Monday, March 1, 2010
Circle South America: Salvador de Bahia Brazil
Dear Family and Friends,
After the excitement of Rio de Janeiro, a welcome day at sea and 500 nautical miles later prepared us for the interesting city of Salvador de Bahia, the original capital of Brazil for 214 years. Founded in 1549, Salvador lost its status when that honor was given to Rio (and later Brasilia), but it remains the capital of the Bahia state. Salvador has some interesting architecture, much of it in the colonial style, and more churches than you can shake a stick at.
This city of 2,250,000 residents is 70 % Afro-Brazilian, a result of the slavery which was the order of the day until it was abolished nationally when Princesa Isabel, daughter of Dom Pedro II, signed the decree in 1888. Although under renovation, the Igreja de Nossa Senhora do Rosario dos Pretos (Church of our Lady of the Rosary of the Blacks), which was built in the baroque style by and for slaves between 1704 and 1796, is a testament to the relentlessness of Catholic conversion. Slaves worked in the sugar plantations from dawn to dusk, seven days a week, so the only time they had to build their church was at night and only on the nights with enough moonlight to see. During the colonial era, slaves masked their religious beliefs under a thin Catholic veneer. Because of modern-day acceptance of those beliefs, Salvador has become the fount of Candomble, a religion based on personal dialogue with the orixas, a family of African deities closely linked to both nature and the Catholic saints. I am not sure what the Pope thinks of this.
One of the most beautiful churches is Igreja de Sao Francisco (Church of St. Francis), which was built in the 18th century on a site of an earlier church that was burned down during the Dutch invasion in the early 1600’s. After 92 years under construction, the ceiling was painted in 1774 by Jose Joaquim da Rocha, who founded Brazil’s first art school. The ornate cedar and rosewood interior is covered with images of mermaids and other fanciful creatures all bathed in gold leaf. I don’t know how much gold is in this church but it was reported as at least one ton and, at today’s prices could feed a small third-world country for a year. The sacristy in this church has furniture made from the wood of Jacaranda trees, one of the hardest of hardwoods, and is inlaid with ivory, rosewood and semi-precious stones and is pristine after over 250 years. There are some two hundred boy cherubs sculpted throughout the church. Originally sculpted with all parts anatomically correct at some point in history prudish sentiments prevailed and their privates were removed from all but two of these heavenly bodies. I am not sure what the Pope thinks about this either, but God is probably laughing.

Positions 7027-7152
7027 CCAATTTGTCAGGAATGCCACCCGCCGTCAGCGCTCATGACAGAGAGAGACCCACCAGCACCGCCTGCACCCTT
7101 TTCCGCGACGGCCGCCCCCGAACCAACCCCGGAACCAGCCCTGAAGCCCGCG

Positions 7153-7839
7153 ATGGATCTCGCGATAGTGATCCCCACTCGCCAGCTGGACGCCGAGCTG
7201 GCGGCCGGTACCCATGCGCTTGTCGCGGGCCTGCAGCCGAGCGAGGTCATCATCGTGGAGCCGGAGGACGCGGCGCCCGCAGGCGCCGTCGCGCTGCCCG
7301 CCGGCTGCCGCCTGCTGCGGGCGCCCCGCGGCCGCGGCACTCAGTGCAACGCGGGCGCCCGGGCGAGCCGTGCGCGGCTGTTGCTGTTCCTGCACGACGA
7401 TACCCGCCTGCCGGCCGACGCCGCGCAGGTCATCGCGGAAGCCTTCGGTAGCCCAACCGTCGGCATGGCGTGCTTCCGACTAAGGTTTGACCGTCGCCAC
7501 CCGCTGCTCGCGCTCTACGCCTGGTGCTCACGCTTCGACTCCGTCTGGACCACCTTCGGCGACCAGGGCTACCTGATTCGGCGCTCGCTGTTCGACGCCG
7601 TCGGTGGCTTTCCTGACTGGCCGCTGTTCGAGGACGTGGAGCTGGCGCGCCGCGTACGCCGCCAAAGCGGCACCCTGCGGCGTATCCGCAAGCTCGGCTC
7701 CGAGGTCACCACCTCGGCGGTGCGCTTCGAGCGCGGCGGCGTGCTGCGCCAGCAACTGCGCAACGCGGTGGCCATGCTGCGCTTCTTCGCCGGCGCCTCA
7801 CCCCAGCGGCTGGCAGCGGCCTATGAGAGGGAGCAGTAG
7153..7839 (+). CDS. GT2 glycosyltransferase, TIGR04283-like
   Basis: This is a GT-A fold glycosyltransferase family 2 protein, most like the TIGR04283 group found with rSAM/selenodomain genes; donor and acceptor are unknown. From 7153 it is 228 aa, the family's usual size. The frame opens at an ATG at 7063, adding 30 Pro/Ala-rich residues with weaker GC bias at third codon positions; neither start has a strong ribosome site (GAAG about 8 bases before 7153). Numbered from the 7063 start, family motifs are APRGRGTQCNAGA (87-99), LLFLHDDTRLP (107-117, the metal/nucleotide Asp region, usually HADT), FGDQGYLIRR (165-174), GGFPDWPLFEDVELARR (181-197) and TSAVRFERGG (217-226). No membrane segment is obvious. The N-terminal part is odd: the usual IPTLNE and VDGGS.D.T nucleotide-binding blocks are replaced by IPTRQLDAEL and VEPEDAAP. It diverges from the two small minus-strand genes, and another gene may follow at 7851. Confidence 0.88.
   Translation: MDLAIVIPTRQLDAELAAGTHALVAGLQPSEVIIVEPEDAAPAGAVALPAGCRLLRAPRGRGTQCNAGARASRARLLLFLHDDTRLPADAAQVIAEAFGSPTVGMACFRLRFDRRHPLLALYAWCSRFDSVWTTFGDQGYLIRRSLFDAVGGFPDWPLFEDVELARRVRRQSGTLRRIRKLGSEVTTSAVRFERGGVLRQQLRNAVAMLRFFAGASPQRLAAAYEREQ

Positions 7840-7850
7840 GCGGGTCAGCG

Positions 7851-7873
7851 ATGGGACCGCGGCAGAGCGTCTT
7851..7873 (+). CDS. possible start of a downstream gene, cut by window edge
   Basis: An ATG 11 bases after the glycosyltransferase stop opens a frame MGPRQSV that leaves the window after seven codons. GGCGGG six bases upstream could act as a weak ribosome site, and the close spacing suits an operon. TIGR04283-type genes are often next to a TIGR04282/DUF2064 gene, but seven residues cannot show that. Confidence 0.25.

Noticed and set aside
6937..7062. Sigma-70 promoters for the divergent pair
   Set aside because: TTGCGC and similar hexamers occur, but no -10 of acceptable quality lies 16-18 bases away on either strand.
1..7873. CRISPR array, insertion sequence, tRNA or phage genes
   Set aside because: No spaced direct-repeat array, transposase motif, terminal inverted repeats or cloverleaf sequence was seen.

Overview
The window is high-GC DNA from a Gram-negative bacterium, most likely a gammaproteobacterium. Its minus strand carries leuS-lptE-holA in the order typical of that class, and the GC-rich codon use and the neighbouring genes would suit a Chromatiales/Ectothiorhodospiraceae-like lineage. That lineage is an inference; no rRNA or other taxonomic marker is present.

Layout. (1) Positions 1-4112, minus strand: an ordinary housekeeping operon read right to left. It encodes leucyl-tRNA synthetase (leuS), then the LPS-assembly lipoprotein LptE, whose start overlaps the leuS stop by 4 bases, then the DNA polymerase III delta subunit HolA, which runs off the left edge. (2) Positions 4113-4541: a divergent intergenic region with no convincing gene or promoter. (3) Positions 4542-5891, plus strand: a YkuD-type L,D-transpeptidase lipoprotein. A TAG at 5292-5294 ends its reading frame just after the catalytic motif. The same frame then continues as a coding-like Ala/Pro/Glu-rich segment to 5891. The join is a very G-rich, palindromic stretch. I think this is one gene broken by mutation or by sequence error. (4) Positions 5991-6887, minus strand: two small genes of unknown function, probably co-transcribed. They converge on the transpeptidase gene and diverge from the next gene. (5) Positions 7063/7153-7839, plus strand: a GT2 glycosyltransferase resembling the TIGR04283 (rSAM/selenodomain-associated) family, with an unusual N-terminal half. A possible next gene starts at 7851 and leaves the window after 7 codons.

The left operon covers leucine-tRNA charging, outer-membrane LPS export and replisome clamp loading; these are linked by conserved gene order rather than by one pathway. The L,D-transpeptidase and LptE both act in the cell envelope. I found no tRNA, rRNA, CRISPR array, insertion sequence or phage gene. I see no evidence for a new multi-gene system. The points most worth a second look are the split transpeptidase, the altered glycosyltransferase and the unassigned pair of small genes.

The city is an interesting mix of old and new, separated by a 250 foot cliff that is connected by only two roads and a high capacity enclosed elevator. I hope you enjoy the pictures of old and new.
Another day at sea and we will be in Fortaleza, which the locals call “The City of Light” because they claim the sun shines 2,800 hours a year. We will see. Until then, God Bless you all.
Jud and Vicki